From prosperity to memory

The company marked its presence way before India got independence. It had over 1,500 workers.
Standard Pottery Works Company High School
Standard Pottery Works Company High School

KOCHI: If you are someone who takes the Kochi Metro, then you would probably be familiar with station named Companypadi, the third stop from Aluva. Formerly known as Poyyakara to its residents, the locality in Choornikara panchayat was renamed after a prominent company that used to function several years ago.

The firm, ‘Standard Pottery Works Company,’ a pottery and tiles manufacturing firm in Poyyakara established on February 2, 1939, had been a source of living for a majority of the locals.

“The company marked its presence way before India got independence. It had over 1,500 workers. Everybody in the locality depended the company for livelihood, and even today, the area surrounding the company’s plot is occupied by children and grandchildren of former employees of the company. Most of the structures have disappeared and only the school built by the management remains,” says Shily Sunilkumar, a 52-year-old shopkeeper.

Thangamma Jacob, a former employee of the company, fondly recalls her life back in the day. “My entire life is entwined with this company,” she reminisces.

“I studied at the company school, and my late husband and I worked there. The place operated round the clock, with workers divided into shifts. Recently when the plot was piled for construction, they got so many tiles from underneath. This is an indication of how much work the comany did,” says the 72-year-old.

The school emblem
The school emblem

Leena O B, a teacher of 30 years and the headmistress in Standard Pottery Works Company High School observed how the functioning of the school that was established on June 8, 1947, changed over the years.

“The workers who lived close to the company raised a concern to the management about the education of their children. This was the beginning of Standard Pottery Works Company High School. It was built exclusively for the workers’ children. The school had around  2,000 students. Later, after several requests and numerous protests, the school was opened to others nearby. Now, it is a government-aided school,” says Leena.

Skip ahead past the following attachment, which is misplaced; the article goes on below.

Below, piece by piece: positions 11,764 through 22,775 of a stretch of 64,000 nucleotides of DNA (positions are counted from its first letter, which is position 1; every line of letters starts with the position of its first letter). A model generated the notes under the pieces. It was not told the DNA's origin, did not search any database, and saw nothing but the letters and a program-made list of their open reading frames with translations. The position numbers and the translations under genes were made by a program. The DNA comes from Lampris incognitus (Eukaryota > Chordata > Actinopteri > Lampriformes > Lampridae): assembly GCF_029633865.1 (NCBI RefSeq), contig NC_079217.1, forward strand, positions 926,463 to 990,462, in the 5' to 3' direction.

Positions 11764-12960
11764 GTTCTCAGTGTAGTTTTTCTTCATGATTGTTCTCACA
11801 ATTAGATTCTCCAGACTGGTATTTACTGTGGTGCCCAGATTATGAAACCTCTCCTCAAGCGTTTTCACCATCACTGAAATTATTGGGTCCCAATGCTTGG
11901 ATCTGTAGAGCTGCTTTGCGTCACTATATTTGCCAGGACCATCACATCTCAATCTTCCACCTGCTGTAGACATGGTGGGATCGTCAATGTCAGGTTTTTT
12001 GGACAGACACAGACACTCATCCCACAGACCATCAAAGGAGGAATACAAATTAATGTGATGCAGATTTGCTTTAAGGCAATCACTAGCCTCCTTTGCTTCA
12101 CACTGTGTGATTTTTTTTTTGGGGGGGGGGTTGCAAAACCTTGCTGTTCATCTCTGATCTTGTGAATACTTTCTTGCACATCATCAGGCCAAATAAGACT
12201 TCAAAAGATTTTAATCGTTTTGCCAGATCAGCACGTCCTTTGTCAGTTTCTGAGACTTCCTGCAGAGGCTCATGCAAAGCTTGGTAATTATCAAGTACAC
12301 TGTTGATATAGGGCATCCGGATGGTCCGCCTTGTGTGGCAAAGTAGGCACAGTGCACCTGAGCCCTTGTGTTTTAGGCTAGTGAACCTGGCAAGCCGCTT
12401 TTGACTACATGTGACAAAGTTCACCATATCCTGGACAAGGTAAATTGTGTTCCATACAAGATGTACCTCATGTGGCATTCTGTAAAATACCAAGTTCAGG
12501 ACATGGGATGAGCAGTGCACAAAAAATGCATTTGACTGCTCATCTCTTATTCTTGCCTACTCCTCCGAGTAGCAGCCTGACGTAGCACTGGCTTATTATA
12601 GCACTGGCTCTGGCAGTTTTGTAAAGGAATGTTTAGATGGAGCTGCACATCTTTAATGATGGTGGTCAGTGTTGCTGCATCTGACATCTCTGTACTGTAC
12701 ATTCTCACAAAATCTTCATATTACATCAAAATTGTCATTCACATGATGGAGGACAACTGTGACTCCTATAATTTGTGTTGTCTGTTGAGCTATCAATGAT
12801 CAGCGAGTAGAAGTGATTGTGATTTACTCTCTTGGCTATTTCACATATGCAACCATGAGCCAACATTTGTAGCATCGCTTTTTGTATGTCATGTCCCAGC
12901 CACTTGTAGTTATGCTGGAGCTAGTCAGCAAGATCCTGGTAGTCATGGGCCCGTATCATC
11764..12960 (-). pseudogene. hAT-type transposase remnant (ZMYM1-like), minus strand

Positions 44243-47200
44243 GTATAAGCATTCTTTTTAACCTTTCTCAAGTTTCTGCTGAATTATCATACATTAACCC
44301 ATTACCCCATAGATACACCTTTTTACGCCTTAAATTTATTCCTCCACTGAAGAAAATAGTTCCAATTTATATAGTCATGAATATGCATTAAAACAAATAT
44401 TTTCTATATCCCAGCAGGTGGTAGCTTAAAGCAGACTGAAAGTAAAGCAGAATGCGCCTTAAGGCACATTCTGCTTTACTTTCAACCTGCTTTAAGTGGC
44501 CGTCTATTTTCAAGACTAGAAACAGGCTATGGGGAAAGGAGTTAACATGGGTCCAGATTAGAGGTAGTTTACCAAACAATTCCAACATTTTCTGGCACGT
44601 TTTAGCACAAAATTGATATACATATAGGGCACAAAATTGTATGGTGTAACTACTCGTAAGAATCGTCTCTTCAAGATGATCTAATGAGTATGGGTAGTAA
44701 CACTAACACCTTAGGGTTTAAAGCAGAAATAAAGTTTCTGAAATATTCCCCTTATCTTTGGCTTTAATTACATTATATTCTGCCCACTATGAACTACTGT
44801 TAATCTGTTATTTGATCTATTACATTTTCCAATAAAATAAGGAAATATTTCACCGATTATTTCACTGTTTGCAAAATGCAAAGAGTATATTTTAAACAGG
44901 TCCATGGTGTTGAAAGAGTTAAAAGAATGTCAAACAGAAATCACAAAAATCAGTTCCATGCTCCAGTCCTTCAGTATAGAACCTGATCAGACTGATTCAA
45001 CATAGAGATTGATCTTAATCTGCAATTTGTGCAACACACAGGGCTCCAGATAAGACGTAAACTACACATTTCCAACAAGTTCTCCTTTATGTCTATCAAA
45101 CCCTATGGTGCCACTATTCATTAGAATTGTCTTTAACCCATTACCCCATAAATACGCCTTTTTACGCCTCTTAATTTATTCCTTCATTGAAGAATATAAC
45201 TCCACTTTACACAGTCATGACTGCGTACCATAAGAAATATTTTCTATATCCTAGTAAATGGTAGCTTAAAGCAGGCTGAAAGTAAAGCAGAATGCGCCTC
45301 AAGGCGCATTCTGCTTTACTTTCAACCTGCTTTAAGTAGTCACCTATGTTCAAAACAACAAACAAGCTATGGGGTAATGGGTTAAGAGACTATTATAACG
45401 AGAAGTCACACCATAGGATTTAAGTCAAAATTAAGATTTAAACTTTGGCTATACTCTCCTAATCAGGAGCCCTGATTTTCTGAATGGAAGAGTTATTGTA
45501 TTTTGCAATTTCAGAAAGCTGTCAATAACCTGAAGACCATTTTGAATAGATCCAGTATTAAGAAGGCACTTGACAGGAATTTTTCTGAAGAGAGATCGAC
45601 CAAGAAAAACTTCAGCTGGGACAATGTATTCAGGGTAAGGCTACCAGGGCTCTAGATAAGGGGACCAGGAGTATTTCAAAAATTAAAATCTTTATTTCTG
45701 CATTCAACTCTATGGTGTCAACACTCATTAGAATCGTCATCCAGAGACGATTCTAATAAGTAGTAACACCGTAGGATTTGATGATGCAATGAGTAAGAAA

However, the school that saw the dawn of Independence is not in its full glory now.

According to Leena, most of the residents send their children to other new schools that have come up recently.

End of an era

The company, once the lifeblood of the community, soon encountered challenges that threatened its operations. Daily trade union strikes disrupted the workflow, resulting in significant losses and ultimately forcing it to shut down.

Leena further elaborated that the management of the company changed multiple times.

“The company was started by a Tamil nadu native Nataraja Mudaliyar. After several years, actress K R Vijaya’s husband, Sudarshanan Velayuthan, bought the company from him and changed the name to  ‘Sudarshanan Clay and Ceramics’. The company was passed through many hands until it was acquired by Desai Homes, a construction group that now owns the company land and manages the school.”

The Company still holds a place in the hearts of people. “Tresidents have a history of their ancestors, who worked, ate, studied and earned together,” says Shily.

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The New Indian Express